Articles by Rohan John in JoVE
Normothermic Ex Vivo Kidney Perfusion for the Preservation of Kidney Grafts prior to Transplantation J. Moritz Kaths1,2, Vinzent N. Spetzler1, Nicolas Goldaracena1, Juan Echeverri1, Kristine S. Louis1, Daniel B. Foltys3, Mari Strempel4, Paul Yip5, Rohan John5, Istvan Mucsi1, Anand Ghanekar1, Darius Bagli6,7, Lisa Robinson2, Markus Selzner1 1Multi Organ Transplant Program, Department of Surgery, Toronto General Hospital, 2Division of Nephrology, The Hospital for Sick Children, Toronto, 3Department of General, Visceral & Transplant Surgery, University Medical Center Mainz, 4Department of Abdominal, Vascular & Transplant Surgery, Merheim Medical Center Cologne, 5Laboratory Medicine & Pathobiology, Toronto General Hospital, 6Departments of Surgery (Urology) & Physiology, The Hospital for Sick Children, Toronto, 7Developmental & Stem Cell Biology, The Hospital for Sick Children, Toronto The severe organ shortage has resulted in increased use of marginal kidney grafts for transplantation. This has triggered interest in alternative storage methods, since marginal grafts especially tolerate cold storage poorly. The technique of normothermic ex vivo kidney perfusion (NEVKP) represents a novel preservation method for kidney grafts prior to transplantation.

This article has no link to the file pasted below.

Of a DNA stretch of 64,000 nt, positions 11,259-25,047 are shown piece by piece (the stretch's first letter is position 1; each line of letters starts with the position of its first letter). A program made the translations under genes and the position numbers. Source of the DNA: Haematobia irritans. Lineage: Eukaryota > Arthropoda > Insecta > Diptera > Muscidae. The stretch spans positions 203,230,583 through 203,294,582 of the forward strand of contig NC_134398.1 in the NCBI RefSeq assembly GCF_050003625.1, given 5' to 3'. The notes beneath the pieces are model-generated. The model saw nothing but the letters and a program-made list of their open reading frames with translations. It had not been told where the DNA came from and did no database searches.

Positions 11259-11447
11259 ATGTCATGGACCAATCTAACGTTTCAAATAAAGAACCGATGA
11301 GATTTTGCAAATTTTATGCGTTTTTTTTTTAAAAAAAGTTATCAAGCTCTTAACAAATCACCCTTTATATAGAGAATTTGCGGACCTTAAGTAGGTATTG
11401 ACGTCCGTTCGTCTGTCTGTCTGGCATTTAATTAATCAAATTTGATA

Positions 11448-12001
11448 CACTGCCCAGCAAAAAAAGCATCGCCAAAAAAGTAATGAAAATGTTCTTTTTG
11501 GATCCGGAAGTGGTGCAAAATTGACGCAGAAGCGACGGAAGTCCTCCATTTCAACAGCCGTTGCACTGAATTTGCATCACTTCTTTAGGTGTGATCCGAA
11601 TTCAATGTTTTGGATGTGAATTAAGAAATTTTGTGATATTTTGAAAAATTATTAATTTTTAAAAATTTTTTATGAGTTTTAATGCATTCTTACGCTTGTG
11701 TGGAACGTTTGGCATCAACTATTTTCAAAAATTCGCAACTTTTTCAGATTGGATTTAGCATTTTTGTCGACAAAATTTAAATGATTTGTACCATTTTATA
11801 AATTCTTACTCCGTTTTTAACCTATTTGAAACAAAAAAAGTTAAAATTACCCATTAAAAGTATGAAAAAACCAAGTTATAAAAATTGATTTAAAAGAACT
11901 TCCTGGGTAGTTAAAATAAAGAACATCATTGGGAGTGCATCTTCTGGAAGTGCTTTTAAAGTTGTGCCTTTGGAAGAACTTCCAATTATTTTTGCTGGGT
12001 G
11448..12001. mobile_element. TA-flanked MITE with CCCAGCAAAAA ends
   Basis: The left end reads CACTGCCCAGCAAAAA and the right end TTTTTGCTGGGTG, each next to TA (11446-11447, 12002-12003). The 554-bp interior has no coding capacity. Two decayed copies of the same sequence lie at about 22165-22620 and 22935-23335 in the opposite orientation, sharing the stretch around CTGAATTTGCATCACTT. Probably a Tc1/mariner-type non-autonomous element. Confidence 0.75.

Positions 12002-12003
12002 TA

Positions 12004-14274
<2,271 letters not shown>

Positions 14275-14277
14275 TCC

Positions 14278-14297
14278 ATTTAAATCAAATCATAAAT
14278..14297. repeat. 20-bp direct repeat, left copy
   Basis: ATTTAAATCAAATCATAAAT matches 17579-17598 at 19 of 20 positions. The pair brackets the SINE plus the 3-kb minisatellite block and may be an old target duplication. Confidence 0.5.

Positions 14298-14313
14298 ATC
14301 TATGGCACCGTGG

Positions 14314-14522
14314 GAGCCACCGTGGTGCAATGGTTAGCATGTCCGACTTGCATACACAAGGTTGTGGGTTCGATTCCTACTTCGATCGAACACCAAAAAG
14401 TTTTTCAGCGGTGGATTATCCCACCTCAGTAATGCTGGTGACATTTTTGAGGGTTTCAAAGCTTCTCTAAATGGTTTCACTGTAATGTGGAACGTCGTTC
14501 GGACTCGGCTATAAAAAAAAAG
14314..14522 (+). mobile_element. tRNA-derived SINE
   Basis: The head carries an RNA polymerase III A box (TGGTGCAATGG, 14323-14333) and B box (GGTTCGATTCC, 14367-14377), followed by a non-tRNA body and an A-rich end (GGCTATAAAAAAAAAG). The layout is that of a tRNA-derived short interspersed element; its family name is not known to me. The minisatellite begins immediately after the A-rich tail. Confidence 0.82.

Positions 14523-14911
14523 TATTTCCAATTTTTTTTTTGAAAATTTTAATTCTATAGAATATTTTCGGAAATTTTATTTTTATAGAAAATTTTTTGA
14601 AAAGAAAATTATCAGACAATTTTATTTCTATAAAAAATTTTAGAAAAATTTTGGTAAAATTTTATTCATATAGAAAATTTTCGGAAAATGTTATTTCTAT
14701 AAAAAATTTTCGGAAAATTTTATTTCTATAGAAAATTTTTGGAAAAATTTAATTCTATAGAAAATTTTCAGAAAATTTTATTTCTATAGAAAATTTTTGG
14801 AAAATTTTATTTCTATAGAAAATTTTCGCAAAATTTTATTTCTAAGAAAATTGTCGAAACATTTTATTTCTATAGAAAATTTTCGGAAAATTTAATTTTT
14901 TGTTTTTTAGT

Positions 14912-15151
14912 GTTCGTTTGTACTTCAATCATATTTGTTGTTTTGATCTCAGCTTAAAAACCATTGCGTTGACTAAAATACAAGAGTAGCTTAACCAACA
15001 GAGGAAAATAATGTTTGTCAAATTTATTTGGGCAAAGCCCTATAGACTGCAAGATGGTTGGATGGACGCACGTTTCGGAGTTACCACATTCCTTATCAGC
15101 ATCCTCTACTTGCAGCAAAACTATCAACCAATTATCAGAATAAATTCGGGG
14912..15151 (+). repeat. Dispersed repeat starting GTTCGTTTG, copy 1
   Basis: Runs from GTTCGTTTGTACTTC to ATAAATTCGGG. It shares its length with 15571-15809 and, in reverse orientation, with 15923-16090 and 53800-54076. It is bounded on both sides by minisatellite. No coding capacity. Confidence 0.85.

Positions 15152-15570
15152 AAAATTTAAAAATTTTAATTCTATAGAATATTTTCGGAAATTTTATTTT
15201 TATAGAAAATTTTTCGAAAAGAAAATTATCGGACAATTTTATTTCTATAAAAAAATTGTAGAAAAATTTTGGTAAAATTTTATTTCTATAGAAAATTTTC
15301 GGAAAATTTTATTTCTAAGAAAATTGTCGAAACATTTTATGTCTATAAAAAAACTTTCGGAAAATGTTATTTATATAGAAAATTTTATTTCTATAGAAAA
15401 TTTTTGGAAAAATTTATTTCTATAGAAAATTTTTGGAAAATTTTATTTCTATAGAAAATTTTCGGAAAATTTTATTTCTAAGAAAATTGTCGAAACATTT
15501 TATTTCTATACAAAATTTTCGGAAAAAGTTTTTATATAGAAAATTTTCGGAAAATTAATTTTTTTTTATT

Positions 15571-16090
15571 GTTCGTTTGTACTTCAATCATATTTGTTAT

Heterotopic Renal Autotransplantation in a Porcine Model: A Step-by-Step Protocol J. Moritz Kaths1,2, Juan Echeverri1,3, Nicolas Goldaracena1, Kristine S. Louis1, Paul Yip4, Rohan John4, Istvan Mucsi5, Anand Ghanekar1, Darius Bagli6, Markus Selzner1, Lisa A. Robinson2 1Multi Organ Transplant Program, Department of Surgery, Toronto General Hospital, 2Division of Nephrology, The Hospital for Sick Children, 3Programa de Doctorat en Medicina, La Universitat Autónoma de Barcelona, 4Laboratory Medicine and Pathobiology, Toronto General Hospital, 5Department of Medicine, Toronto General Hospital, 6Departments of Surgery (Urology) & Physiology, Developmental & Stem Cell Biology, The Hospital for Sick Children Porcine models of organ transplantation provide an important platform to study mechanisms of organ preservation. This article describes a heterotopic porcine renal autotransplantation model, which allows investigating new approaches to improve the outcome of transplantation using marginal kidney grafts.